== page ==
Yusuf al-Qaradawi, probably the single most influential living Sunni Islamist figure, has just written a major book entitled Fiqh al-Jihad (The Jurisprudence of Jihad) which decisively repudiates al Qaeda’s conception of jihad as a “mad declaration of war upon the world.” At the same time, he strongly rejects what he calls efforts to remove jihad ...
Yusuf al-Qaradawi, probably the single most influential living Sunni Islamist figure, has just written a major book entitled Fiqh al-Jihad (The Jurisprudence of Jihad) which decisively repudiates al Qaeda’s conception of jihad as a “mad declaration of war upon the world.” At the same time, he strongly rejects what he calls efforts to remove jihad completely from Islam, and strongly reaffirms the duty of jihad in resisting the occupation of Muslim lands, specifically mentioning Israel as the arena of legitimate resistance. Qaradawi’s intervention has thus far received no attention at all in the English-language media. It should, because of his vast influence and his long track record as an accurate barometer of mainstream Arab views.
His book, described by the Egyptian newspaper al-Masry al-Youm last week in a seven part series, is far more important than the much-discussed “recantations” and “revisions” of former jihadist intellectuals such as Dr. Fadl (Sayid Imam) and the leaders of the Gama’a Islamiya. The internal revisions by ex-jihadists (which Qaradawi praises) may influence that tiny group of extremists, and demonstrate cracks in their intellectual foundations. But for the most part, the mass Arab public has never heard of and doesn’t care about them. And unlike the Gamaa leaders or Dr. Fadl, Qaradawi did not produce his revisions from an Egyptian prison cell (hence Ayman Zawahiri’s cutting rejoinder to Dr. Fadl, that Egyptian prisons hadn’t had fax machines back in his day).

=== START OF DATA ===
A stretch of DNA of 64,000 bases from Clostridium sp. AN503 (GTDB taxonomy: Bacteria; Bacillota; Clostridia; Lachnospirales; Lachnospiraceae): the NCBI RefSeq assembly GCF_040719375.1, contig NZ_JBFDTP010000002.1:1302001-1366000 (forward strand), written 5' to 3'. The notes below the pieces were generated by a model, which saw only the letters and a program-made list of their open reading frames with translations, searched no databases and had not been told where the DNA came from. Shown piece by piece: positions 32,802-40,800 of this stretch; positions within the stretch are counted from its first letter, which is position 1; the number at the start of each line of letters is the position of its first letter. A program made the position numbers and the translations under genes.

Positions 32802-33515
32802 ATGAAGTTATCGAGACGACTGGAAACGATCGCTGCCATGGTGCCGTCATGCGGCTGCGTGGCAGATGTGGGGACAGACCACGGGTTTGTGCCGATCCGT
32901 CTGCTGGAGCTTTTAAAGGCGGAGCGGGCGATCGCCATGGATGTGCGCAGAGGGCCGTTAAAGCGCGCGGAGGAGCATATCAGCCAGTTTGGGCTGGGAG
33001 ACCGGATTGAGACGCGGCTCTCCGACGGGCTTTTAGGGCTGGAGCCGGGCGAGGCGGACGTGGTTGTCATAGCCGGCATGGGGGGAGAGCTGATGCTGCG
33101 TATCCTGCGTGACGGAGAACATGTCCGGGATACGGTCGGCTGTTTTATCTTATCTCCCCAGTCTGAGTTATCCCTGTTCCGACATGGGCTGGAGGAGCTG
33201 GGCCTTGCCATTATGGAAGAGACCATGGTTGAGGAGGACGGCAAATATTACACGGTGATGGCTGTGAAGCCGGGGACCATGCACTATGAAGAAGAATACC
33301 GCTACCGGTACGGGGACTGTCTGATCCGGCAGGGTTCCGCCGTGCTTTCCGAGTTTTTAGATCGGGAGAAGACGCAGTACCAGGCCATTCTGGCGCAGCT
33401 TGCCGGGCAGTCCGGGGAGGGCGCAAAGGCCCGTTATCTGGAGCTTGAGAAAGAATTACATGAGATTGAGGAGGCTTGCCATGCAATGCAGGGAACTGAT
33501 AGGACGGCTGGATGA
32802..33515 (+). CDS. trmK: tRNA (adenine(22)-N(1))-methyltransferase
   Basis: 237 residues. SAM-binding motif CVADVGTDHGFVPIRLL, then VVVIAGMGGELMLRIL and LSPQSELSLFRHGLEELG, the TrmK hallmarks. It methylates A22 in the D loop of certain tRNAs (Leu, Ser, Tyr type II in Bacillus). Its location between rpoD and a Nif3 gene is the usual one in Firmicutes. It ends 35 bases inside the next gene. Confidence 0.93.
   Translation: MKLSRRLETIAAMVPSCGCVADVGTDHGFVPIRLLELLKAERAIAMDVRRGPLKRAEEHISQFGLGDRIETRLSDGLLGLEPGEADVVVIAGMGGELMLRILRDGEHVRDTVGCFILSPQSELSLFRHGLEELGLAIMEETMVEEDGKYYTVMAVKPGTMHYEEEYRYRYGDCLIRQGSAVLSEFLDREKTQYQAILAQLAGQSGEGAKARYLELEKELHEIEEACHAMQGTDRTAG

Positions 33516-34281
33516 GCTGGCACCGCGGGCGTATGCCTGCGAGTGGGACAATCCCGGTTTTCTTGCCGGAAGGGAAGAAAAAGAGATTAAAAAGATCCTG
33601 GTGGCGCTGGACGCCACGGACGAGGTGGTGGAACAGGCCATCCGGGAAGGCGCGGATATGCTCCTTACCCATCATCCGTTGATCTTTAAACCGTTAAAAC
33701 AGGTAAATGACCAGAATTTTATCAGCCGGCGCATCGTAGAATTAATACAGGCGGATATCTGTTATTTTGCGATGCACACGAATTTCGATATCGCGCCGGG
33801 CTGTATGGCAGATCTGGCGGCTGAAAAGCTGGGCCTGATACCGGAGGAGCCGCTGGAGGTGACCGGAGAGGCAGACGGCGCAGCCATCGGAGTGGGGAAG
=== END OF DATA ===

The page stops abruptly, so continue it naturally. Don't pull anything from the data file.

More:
Qaradawi is different. Qaradawi, an intensely controversial figure in the West, appears on a weekly al-Jazeera program and is probably the single most influential Sunni Islamist figure in the Arab world. The Egyptian-born Qaradawi is closely associated with the Muslim Brotherhood (he reportedly turned down an invitation to become its Supreme Guide because he felt he had more influence from his base in Doha). He is a populist whose views generally reflect widespread attitudes in the region — he strongly endorses democracy, for instance, while also supporting Hamas attacks against Israelis. Whether he leads or follows popular opinion is a difficult and fascinating question — but either way, he is quite a useful barometer.
His criticism of al Qaeda is not new — he condemned 9/11 and has engaged in a number of public polemics with Abu Musab al-Zarqawi and with the leaders of al Qaeda. But the timing of this book merits attention. His views generally closely mirror trends within wider mass public opinion will reach a far wider swathe of the Arab mainstream and will likely have far greater impact than did the internal revisions which received such attention in the West. His intervention strengthens the impression that al Qaeda’s extreme form of salafi-jihadism is on the wane in the Arab world, but political Islam and the spirit of muqawama (resistance) remains strong.
Qaradawi’s text deserves lengthy discussion, but a brief summary here will have to suffice. Fiqh al-Jihad stakes out the centrist (wasatiyya) ground where Qaradawi has always comfortably resided (he has authored dozens of books about wasatiyya concept). He rejects two trends: those who seek to eliminate jihad completely from the Muslim world, stripping it of its power and its ability to resist (which is how he sees the project of much of so-called moderate Islam or secularists); and those who apply it indiscriminately in a mad campaign of killing of all with whom they disagree (like al-Qaeda). Straw men, yes. But very effectively allowing Qaradawi to distinguish between al Qaeda’s excesses and the legitimacy of resistance to occupation and to Israel.
Qaradawi also offers an intriguing broadening of the concept of jihad, away from violence to the realm of ideas, media, and communication — which he calls the “jihad of the age.” The weapons of this jihad should be TV, the internet, email and the like rather than guns. Persuading Muslims of the message of Islam and the importance of this jihad in the path of God should be the first priority, he argues: “the jihad of the age, a great jihad, and a long jihad.” He also goes into great detail about the different forms of jihad, the need for pragmatism, and the diverse nature of possible relations between Muslims and non-Muslims.
There is much more to Qaradawi’s text worth discussing, including his views on international law (he deploys Guantanamo and Abu Ghraib to depressing effect), his form of argumentation, his categories of jihad, his conceptions of Muslim relations with non-Muslims, and much more. Parts of it are deeply problematic, others are surprisingly forthcoming. But for now, I mainly want to signal the appearance of this important text, which deserves close attention from all those interested in such matters.
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